A Killer First Sentence #OpenBookBlogHop #MondayMusings #Inspiration

Welcome to another edition of Open Book Blog Hop. Here’s today’s question.

“The first sentence has to have a solid punch.” —Steve Berry from “Twisty Business” Let’s talk about it.

I agree. Just as breakfast, the first meal of the day, is important in order to start your day right, the first sentence in a novel, short story, essay, or poem is crucial to getting the reader’s attention.

Wyoming Writers, my state organization, holds a conference each year. One of the events during the conference is what they call a paddle panel. Participants present, anonymously, the first page from a work, which is read aloud by a moderator. Panelists hold up paddles during the reading to indicate whether or not they would read more and explain why. I’ve learned so much about how to start a story from this activity.

Here is, not only the first sentence, but the first paragraph from my latest book, Why Grandma Doesn’t Know Me. If this doesn’t grab you, I don’t know what will. But if it does, see below for details.


I hated walking with my mom and sister down that long, bright hallway in the nursing home where my grandma lived. The white tile floor and the ceiling covered with fluorescent lights reminded me of school. The only difference was that there were handrails on either side that old people could hold onto while they walked, so they wouldn’t fall.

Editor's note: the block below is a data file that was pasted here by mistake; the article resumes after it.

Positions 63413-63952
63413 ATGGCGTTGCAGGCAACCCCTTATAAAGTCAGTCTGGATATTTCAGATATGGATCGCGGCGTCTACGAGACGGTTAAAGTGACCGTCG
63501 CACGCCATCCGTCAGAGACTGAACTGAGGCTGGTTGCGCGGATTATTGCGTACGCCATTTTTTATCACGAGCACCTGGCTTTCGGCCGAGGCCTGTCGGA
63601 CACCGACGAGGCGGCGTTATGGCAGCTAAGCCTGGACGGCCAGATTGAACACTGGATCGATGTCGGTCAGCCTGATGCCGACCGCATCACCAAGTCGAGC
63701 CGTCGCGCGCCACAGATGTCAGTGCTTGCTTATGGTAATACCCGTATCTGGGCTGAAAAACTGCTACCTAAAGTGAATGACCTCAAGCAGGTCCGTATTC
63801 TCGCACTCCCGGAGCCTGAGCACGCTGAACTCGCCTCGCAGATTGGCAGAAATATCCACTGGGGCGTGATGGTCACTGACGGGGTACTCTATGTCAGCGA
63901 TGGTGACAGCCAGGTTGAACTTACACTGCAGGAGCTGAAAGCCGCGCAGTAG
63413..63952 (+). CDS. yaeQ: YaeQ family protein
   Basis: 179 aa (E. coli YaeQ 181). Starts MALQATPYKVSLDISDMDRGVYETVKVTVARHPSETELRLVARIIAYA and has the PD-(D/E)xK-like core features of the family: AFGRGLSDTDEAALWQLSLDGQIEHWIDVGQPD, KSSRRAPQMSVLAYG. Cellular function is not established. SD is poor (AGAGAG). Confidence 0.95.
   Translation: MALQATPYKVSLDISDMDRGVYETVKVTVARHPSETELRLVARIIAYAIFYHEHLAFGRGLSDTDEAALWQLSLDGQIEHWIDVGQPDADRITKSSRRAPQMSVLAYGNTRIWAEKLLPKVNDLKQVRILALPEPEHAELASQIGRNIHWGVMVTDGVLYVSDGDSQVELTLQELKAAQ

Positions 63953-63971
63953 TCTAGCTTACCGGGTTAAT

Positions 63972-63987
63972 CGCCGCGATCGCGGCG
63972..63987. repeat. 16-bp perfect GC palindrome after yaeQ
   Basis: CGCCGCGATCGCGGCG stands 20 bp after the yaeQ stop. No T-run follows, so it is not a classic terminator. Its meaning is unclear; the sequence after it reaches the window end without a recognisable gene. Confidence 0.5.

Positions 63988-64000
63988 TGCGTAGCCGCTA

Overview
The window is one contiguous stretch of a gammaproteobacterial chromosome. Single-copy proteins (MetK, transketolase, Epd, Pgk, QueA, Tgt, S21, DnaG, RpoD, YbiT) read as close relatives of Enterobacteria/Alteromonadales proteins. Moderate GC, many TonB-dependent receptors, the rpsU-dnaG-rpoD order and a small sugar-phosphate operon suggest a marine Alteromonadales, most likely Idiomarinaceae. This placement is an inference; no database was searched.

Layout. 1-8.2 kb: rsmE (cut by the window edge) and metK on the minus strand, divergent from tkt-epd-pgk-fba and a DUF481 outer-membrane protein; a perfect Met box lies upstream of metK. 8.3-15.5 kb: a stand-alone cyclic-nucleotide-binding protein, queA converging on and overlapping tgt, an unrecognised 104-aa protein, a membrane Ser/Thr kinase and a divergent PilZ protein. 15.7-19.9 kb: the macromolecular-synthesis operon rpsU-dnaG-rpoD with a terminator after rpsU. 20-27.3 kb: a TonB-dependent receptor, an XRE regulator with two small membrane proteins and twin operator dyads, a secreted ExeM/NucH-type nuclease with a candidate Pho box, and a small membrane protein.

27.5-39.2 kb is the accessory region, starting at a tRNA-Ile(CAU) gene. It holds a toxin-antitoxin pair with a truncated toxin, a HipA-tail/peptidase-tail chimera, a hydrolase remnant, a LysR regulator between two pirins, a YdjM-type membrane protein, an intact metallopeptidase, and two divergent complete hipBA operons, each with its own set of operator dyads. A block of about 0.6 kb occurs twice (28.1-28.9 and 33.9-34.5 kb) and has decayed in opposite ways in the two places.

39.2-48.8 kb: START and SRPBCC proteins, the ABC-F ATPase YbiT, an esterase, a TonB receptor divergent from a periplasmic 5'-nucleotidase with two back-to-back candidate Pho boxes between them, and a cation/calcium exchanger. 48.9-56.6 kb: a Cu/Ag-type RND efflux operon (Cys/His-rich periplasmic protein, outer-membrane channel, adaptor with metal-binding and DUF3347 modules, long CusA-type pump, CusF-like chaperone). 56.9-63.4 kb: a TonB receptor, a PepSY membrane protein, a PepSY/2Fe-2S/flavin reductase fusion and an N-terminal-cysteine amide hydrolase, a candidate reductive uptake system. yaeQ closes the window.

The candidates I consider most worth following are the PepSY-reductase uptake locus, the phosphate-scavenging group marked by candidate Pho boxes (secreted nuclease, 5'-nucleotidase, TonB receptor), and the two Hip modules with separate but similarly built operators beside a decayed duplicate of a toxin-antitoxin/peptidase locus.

What about you authors out there? Do you think it’s important to hook a reader with that first sentence? You can click here to participate in this week’s hop and read other bloggers’ responses.

A photo of Abbie smiling in front of a white background. Her brown hair is cut short and frames her face. She is wearing a bright red shirt and a dark, flowy scarf swirled with hues of purple, pinks and blues.

New! Why Grandma Doesn’t Know Me

Copyright 2021 by Abbie Johnson Taylor.

Independently published with the help of DLD Books.

The cover of the book features an older woman sitting in a wicker chair facing a window. The world beyond the window is bright, and several plants are visible on the terrace. Behind the woman’s chair is another plant, with a tall stalk and wide rounded leaves. The woman has short, white hair, glasses, a red sweater, and tan pants. The border of the picture is a taupe color and reads "Why Grandma Doesn't Know Me" above the photo and "Abbie Johnson Taylor" below it.

Sixteen-year-old Natalie’s grandmother, suffering from dementia and confined to a wheelchair, lives in a nursing home and rarely recognizes Natalie. But one Halloween night, she tells her a shocking secret that only she and Natalie’s mother know. Natalie is the product of a one-night stand between her mother, who is a college English teacher, and another professor.

After some research, Natalie learns that people with dementia often have vivid memories of past events. Still not wanting to believe what her grandmother has told her, she finds her biological father online. The resemblance between them is undeniable. Not knowing what else to do, she shows his photo and website to her parents.

Natalie realizes she has some growing up to do. Scared and confused, she reaches out to her biological father, and they start corresponding.